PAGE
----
When we join groups at work, or professional groups elsewhere, we must find space for ourselves and our contributions. Some groups are welcoming. Some aren't. Some joinings are voluntary. Sometimes we're invited. Sometimes we're assigned. Finding space requires different strategies for different situations.
Yet some of us use only a few entry strategies for all situations. Since some strategies work better than others, choosing from a variety of approaches can enhance professional entry experiences. Here's Part I of a short catalog of common workplace social entry strategies, beginning with strategies that emphasize the stance of the joiner.
- By differentiating ourselves, we emphasize our personal uniqueness — our special knowledge, experience, and capabilities. This strategy works well when the group recognizes its need for whatever we uniquely possess.
- Differentiating can be problematic if what we assume is unique about ourselves actually is not. For example, we might assume that we have special skills when some long-time members of the group also have those skills.
- Harmonizing is the dual of differentiating. Harmonizers emphasize their compatibility with the group's goals, outlook, or abilities. Harmonizing works well when the group views itself as unified overall.
- Harmonizing strategies can be problematic, for example, when the group isn't involved in the member selection process. In these cases, harmonizing strategies can seem to be overly ingratiating.
- The object of feeling strategies is building emotional bonds between the joiner and the group and its members. The basis of the bond might be shared affinity for some person, ideology, or goal, but it might also be shared revulsion.
- Feeling strategies might be problematic when the group values rationality over emotion. In these instances, feeling strategies can be augmented with harmonizing on the basis of rational argument.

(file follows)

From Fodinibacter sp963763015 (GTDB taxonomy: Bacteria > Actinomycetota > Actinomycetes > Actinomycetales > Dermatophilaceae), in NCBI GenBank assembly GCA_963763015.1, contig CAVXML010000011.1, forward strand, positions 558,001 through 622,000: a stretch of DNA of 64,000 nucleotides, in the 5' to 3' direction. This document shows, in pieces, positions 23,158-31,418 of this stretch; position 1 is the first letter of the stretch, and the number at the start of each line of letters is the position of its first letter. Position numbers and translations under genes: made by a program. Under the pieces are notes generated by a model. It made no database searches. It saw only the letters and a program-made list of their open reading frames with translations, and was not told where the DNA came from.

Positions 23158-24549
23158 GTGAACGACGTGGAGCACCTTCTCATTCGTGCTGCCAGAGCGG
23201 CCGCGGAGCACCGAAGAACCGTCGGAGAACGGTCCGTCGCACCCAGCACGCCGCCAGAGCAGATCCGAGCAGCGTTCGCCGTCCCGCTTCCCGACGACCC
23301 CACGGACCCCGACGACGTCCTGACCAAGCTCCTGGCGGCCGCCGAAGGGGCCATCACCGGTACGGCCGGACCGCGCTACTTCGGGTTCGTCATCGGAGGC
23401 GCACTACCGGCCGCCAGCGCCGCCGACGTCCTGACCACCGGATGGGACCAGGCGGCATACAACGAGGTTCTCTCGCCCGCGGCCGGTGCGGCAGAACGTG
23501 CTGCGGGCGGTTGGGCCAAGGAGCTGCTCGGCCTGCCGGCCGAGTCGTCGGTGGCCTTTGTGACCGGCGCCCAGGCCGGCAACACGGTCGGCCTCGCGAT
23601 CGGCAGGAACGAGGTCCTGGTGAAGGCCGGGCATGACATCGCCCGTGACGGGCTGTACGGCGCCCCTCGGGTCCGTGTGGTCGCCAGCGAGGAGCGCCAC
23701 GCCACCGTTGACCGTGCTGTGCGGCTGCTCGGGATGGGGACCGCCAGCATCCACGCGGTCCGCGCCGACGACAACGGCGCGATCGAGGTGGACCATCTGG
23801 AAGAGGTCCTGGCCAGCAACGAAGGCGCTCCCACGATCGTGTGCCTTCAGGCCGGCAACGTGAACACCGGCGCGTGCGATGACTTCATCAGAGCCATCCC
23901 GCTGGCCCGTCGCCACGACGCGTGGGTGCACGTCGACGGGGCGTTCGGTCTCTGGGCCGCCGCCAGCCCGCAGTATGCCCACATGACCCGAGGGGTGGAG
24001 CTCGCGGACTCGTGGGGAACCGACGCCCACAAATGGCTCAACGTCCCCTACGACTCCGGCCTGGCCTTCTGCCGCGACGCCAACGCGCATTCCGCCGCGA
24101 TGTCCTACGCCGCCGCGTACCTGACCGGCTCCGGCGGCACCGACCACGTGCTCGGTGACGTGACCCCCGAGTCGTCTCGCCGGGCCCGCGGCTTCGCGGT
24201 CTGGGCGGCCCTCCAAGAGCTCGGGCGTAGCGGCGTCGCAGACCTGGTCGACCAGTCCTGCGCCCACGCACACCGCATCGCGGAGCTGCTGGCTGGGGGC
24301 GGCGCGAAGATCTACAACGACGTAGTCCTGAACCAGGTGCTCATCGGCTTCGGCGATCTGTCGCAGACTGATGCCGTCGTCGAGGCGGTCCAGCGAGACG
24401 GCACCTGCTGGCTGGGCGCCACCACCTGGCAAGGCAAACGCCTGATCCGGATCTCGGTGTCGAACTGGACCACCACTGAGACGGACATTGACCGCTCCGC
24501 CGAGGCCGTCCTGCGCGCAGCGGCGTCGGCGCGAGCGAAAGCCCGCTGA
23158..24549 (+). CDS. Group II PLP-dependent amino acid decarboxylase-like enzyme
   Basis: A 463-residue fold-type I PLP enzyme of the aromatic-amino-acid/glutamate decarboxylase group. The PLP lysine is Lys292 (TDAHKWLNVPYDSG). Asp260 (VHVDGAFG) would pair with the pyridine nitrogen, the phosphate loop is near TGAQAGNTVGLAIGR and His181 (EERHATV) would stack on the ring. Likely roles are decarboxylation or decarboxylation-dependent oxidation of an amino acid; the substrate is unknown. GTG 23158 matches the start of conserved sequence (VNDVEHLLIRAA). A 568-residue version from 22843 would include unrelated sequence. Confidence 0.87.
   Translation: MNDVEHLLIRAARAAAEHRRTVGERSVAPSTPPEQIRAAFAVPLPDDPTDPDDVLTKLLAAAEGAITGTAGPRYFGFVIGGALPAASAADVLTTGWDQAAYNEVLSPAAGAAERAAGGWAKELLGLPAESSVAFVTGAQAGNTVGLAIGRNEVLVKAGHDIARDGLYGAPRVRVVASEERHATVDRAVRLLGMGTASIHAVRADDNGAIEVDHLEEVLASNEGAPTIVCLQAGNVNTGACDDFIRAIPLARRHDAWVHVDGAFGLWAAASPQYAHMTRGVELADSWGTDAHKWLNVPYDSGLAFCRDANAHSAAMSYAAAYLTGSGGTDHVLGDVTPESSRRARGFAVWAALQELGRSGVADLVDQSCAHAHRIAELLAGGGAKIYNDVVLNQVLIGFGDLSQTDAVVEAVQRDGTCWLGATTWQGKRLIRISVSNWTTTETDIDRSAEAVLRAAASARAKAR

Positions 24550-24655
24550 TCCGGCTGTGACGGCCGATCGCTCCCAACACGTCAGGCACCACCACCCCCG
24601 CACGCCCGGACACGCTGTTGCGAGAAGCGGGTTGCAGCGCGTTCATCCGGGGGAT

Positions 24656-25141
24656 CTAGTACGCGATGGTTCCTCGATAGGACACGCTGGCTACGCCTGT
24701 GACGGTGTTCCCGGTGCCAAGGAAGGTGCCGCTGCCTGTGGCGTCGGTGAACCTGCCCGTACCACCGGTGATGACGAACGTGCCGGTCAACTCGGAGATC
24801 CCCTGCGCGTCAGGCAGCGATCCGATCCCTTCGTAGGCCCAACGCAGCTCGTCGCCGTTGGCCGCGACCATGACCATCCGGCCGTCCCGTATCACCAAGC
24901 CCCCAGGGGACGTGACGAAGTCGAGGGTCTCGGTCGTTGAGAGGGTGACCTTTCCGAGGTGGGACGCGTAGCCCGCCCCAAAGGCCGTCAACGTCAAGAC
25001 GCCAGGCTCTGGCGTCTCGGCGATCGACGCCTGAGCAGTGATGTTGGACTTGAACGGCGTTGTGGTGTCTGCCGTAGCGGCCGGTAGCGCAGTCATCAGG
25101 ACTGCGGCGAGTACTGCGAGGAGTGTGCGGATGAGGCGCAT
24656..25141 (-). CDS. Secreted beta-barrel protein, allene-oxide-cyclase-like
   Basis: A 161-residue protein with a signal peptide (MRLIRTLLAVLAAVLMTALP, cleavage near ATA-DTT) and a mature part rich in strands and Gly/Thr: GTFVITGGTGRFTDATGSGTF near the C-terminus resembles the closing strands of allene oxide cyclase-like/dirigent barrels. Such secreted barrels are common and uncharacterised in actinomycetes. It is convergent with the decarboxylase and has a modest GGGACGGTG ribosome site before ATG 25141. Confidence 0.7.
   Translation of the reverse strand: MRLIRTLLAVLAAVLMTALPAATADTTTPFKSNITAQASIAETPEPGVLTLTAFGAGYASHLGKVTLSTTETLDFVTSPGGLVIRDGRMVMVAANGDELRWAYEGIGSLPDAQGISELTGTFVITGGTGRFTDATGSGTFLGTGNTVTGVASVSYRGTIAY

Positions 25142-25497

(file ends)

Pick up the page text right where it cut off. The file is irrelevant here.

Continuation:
- Those who employ pairing strategies use their connection to one particular group member as a basis for connecting to the group and its other members. In effect, the pair connection acts as an endorsement of the joiner.
- Pairing strategies Finding space for ourselves
in a new group requires
different strategies for
different situationsmight be problematic when the joiner pairs with a member whose status within the group is either very high or low. When the existing group member has low status, the joiner might inherit low status. When the existing group member has high status, some other members might react as if the joiner is exploiting the pair connection, and is therefore undeserving of entry on his or her own merits.
- Horn-blowers seek entry by promoting their own attributes and accomplishments, real or imagined. Horn blowing differs from differentiating, because the joiner's attributes and accomplishments are not necessarily different from those of other members of the group.
- Horn blowing can be problematic when the attributes or accomplishments are unimpressive or they are shown to be overblown or fictitious.
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More articles on Workplace Politics:
- The Advantages of Political Attack: I
- In workplace politics, attackers sometimes prevail even when the attacks are specious, and even when
the attacker's job performance is substandard. Why are attacks so effective, and how can targets respond
- Mitigating Risk Resistance Risk